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Cambridge University Library


‘The care of books is a difficult business’: The legacy of Francis Jenkinson

Date: Friday 6 October 2023

Time: 9:30am-6:00pm

Location: This symposium is being hosted in-person in the Milstein Room, Cambridge University Library. For information about how to find us, please click here.

‘The care of books is a difficult business’, remarked Francis Jenkinson in his presidential address to the annual meeting of the Library Association in 1905 — and that business was but one of many responsibilities that Jenkinson shouldered during his long service as Cambridge University Librarian from 1889 until his death in 1923. Over this period, the Library’s holdings expanded considerably, with the arrival of some 200,000 medieval Jewish manuscript fragments from the Cairo Genizah, as well as important collections from China, Japan and South Asia, amongst others — an area of Jenkinson’s librarianship in need of further study. Important additions were also made to the Library’s collections of western medieval manuscripts and early printed books through purchases, gifts and legacies (in particular from Samuel Sandars), in which processes Jenkinson played an important role (not least as a donor himself). Jenkinson’s time in office also coincided with important changes in the university landscape, in particular the growth in numbers of female students, and he was involved in contemporary debates about both their admission as readers at the University Library and their admission to degrees. His intellectual interests were also highly varied, with entomology and archaeology featuring alongside bibliographical study and analysis of early printing, the editing of Latin poetry and the collecting of ephemera relating to the Great War.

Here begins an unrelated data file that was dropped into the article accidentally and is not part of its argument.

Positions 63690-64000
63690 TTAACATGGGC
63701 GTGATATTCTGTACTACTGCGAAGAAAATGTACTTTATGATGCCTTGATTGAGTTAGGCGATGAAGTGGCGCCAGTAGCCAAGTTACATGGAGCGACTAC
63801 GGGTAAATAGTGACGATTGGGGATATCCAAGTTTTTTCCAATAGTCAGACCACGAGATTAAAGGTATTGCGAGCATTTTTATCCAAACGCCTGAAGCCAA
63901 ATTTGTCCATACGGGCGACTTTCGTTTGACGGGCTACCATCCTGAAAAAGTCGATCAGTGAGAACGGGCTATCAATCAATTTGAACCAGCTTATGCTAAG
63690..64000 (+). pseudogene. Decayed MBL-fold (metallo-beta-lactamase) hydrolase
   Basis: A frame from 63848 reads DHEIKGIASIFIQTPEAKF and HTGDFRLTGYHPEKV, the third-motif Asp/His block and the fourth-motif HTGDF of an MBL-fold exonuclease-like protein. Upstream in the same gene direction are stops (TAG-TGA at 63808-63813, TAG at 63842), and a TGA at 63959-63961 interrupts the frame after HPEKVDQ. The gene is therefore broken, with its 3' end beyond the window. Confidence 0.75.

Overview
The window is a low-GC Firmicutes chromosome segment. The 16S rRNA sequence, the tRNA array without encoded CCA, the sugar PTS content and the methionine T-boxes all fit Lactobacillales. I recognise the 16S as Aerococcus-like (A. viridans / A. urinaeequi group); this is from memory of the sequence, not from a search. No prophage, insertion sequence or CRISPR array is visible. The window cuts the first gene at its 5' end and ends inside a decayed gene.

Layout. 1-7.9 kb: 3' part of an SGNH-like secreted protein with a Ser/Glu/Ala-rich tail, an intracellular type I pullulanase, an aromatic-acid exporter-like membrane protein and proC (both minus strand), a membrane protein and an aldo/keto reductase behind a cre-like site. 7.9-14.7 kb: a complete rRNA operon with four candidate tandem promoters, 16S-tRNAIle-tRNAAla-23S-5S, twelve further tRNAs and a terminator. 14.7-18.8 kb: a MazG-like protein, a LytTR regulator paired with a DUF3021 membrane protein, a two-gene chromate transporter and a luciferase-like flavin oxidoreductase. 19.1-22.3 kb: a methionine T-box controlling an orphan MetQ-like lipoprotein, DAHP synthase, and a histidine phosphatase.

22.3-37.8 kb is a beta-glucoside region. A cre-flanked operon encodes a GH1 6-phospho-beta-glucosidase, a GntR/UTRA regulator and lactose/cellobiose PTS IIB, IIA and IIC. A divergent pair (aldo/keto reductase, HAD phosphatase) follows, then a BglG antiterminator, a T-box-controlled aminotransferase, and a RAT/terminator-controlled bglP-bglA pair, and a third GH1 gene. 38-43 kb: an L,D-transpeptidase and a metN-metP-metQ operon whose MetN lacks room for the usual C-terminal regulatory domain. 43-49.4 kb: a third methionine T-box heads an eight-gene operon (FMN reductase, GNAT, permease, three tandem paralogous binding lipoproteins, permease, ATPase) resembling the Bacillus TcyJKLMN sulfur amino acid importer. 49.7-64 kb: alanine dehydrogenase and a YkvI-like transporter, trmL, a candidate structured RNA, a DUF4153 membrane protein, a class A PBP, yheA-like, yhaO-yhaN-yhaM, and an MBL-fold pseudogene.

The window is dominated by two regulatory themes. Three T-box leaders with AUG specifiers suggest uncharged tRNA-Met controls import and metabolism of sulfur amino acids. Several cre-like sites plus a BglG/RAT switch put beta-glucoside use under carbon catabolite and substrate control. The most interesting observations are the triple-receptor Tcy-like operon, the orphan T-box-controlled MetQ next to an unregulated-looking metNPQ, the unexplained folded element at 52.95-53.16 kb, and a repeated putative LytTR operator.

A symposium is being held at Cambridge University Library in Jenkinson’s memory, in the centenary year of his death. After his passing, contemporaries and colleagues remembered him as ‘a positive and powerful force in Cambridge scholarship’, and ‘one who, primarily a scholar and researcher himself, unselfishly put all he knew at the disposal of any worthy seeker’ — but what is Jenkinson’s legacy today? Taking inspiration from a similar event held in 2017 in memory of Henry Bradshaw (University Librarian, 1867-1886), of whom Jenkinson was a disciple, this event seeks to bring together researchers, curators and library professionals whose work has touched upon Jenkinson’s scholarly, professional or personal life in some way, to provide opportunities for the discussion and critical assessment of his contribution, and for reflection upon how this might inform the future development and direction of libraries, their collections and their staff.

The programme includes a display of manuscripts and printed books.


9.15-9.55            Registration

09.55-10.00         Welcome

10.00-10.30         Ann Kennedy-Smith, Burn after reading: exploring Francis Jenkinson’s and Ida Darwin’s letters at Cambridge University Library (1891–1901)

10.30-11.00         Jill Whitelock, Fly-leaves: books, insects and Francis Jenkinson’s ‘natural history method’

11.00-11.30         Tea break

11.30-12.00         James Freeman, The disbinding of Codex Bezae: a tale of unintended consequences

12.00-12.30         Caylin Smith, The care of digital books is a difficult business: contemporary collecting and the moving target of digital formats

12.30-13.15         Display of Jenkinsoniana curated by Liam Sims (Rare Books Room)

13.15-14.00         Lunch

14.00-14.30         Arnold Hunt, The attraction of opposites: Francis Jenkinson and Edward Gordon Duff

14.30-15.00         Bill Stoneman, Francis Jenkinson and George Dunn of Woolley Hall, near Maidenhead

15.30-16.00         Tea break

16.00-16.30         Nick Posegay, Francis Jenkinson and the Cairo Genizah collection

16.30-17.00         Marie Turner, Scraps of library history: Francis Jenkinson and the collection(s) of fragments of western medieval manuscripts  

17.00-18.00         Drinks reception and portrait viewing on Librarian’s landing (limited spaces)


To download the programme and view the talk abstracts, please find this here.

Book your tickets here

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